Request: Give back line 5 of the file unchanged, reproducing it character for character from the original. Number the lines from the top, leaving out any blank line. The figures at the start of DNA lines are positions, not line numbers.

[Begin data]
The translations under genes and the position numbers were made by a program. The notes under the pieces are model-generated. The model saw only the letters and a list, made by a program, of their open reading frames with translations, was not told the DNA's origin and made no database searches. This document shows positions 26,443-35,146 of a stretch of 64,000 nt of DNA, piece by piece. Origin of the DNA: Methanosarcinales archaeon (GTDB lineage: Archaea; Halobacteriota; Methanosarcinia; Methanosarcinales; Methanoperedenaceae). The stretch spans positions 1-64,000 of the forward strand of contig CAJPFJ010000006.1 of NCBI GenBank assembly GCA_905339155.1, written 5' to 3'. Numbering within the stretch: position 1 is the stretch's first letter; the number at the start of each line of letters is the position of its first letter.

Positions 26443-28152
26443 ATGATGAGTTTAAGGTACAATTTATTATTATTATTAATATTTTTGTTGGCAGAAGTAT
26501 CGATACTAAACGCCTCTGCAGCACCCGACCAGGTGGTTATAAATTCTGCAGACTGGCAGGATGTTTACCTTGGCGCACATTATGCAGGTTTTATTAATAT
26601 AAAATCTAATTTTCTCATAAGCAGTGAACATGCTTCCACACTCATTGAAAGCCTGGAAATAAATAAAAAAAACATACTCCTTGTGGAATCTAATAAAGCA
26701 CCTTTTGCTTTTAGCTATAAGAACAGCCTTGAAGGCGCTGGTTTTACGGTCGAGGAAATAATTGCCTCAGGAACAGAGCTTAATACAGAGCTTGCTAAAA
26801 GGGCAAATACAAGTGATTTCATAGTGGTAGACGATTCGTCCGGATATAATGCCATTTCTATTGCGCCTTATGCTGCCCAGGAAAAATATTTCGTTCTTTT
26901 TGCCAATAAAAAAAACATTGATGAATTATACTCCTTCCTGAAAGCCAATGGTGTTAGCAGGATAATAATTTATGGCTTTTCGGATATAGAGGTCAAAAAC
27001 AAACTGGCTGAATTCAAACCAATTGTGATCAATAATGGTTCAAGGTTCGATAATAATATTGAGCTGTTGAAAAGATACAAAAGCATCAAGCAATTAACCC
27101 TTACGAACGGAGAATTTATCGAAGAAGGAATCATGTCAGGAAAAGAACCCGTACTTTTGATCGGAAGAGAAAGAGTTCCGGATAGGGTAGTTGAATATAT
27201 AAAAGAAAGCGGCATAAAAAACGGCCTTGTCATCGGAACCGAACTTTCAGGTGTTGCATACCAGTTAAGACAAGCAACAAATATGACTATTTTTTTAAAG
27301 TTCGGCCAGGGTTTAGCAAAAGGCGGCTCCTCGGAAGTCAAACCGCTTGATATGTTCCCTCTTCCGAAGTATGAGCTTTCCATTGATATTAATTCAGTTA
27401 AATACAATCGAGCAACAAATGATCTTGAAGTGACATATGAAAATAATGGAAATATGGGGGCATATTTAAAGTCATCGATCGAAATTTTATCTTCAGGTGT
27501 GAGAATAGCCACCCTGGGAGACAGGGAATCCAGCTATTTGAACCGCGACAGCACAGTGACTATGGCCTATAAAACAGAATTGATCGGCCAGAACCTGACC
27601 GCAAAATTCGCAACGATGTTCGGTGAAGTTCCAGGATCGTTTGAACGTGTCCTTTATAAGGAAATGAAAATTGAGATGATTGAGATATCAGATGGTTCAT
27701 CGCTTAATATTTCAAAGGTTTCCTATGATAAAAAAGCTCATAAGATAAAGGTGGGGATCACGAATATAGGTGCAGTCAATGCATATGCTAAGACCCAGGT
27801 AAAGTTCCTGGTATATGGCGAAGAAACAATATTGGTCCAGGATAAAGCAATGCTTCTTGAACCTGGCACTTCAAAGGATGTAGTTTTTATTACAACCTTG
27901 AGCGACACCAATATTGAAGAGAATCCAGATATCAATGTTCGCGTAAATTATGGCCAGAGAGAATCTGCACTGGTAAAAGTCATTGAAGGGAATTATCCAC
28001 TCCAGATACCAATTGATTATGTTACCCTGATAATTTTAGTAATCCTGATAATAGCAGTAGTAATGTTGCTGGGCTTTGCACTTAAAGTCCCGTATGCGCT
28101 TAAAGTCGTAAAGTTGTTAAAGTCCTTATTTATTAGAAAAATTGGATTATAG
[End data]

26601 AAAATCTAATTTTCTCATAAGCAGTGAACATGCTTCCACACTCATTGAAAGCCTGGAAATAAATAAAAAAAACATACTCCTTGTGGAATCTAATAAAGCA